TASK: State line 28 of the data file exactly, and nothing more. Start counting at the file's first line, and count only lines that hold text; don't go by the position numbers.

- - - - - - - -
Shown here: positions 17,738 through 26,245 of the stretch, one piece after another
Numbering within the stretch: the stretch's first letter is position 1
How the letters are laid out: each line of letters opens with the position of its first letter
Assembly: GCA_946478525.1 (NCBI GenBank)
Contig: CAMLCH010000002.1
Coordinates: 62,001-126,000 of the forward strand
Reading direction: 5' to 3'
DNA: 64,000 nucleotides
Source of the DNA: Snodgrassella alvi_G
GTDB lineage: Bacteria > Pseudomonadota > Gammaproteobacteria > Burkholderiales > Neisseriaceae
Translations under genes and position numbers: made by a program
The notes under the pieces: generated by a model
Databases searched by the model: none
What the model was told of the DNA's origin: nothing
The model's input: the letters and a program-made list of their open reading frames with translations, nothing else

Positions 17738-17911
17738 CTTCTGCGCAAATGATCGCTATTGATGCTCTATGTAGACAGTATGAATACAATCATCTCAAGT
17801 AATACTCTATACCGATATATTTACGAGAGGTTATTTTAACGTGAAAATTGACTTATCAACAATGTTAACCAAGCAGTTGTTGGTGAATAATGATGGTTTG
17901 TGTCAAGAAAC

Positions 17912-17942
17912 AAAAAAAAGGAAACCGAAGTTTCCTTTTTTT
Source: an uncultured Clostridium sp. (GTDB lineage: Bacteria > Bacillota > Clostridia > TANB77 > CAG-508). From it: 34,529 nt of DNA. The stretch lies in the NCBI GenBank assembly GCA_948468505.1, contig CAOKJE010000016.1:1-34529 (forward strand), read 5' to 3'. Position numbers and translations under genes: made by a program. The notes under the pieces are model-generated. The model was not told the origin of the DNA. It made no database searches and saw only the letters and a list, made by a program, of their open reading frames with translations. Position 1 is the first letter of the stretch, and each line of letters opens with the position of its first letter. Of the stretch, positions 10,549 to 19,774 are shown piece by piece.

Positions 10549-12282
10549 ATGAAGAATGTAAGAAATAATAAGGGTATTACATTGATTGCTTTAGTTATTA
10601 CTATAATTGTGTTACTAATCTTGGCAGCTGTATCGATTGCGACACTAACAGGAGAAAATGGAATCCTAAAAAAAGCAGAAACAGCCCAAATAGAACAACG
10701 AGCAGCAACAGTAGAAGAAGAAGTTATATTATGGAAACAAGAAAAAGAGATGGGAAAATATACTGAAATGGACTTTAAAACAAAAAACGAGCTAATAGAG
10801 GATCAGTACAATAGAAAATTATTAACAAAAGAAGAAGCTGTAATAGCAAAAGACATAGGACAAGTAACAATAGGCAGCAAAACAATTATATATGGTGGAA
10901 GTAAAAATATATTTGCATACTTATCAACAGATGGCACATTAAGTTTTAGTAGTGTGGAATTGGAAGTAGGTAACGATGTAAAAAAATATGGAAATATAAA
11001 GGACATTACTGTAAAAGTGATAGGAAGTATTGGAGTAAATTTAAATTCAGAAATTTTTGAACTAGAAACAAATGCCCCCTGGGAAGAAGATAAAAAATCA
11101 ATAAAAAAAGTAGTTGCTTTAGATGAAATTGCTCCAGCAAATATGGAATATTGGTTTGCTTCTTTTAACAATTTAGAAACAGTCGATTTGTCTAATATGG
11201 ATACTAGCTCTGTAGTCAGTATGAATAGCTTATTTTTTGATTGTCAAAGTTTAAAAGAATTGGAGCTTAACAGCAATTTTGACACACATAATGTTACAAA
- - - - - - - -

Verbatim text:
10901 GTAAAAATATATTTGCATACTTATCAACAGATGGCACATTAAGTTTTAGTAGTGTGGAATTGGAAGTAGGTAACGATGTAAAAAAATATGGAAATATAAA